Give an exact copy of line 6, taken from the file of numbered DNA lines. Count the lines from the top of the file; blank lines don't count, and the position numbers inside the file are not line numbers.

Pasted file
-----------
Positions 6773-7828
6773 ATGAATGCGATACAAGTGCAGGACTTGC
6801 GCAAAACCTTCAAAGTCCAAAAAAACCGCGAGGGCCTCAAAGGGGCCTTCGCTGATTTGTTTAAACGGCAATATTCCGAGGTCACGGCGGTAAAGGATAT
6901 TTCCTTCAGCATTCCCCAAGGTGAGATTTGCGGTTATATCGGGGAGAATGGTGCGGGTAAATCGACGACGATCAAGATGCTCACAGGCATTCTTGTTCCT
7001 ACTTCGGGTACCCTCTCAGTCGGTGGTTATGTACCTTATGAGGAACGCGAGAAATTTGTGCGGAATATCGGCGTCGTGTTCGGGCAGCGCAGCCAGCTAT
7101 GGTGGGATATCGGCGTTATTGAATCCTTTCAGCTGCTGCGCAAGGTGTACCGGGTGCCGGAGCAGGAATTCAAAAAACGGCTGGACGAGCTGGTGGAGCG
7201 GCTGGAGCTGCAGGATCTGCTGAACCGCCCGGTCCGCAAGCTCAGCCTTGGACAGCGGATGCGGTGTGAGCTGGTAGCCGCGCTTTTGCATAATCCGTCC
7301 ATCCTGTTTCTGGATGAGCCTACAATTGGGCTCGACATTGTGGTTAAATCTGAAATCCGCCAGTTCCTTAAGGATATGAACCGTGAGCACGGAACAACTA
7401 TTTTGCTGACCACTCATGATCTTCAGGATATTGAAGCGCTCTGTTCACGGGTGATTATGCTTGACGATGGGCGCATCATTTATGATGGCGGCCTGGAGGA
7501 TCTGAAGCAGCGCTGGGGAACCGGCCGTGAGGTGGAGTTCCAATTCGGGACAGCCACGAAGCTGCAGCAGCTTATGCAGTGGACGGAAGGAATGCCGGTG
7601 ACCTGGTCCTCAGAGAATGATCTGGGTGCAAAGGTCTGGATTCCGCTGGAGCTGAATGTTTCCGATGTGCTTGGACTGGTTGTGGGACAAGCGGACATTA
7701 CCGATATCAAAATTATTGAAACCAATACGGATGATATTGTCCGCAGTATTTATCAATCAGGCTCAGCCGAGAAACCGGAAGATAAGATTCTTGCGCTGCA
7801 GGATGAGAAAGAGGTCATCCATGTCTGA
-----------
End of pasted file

7101 GGTGGGATATCGGCGTTATTGAATCCTTTCAGCTGCTGCGCAAGGTGTACCGGGTGCCGGAGCAGGAATTCAAAAAACGGCTGGACGAGCTGGTGGAGCG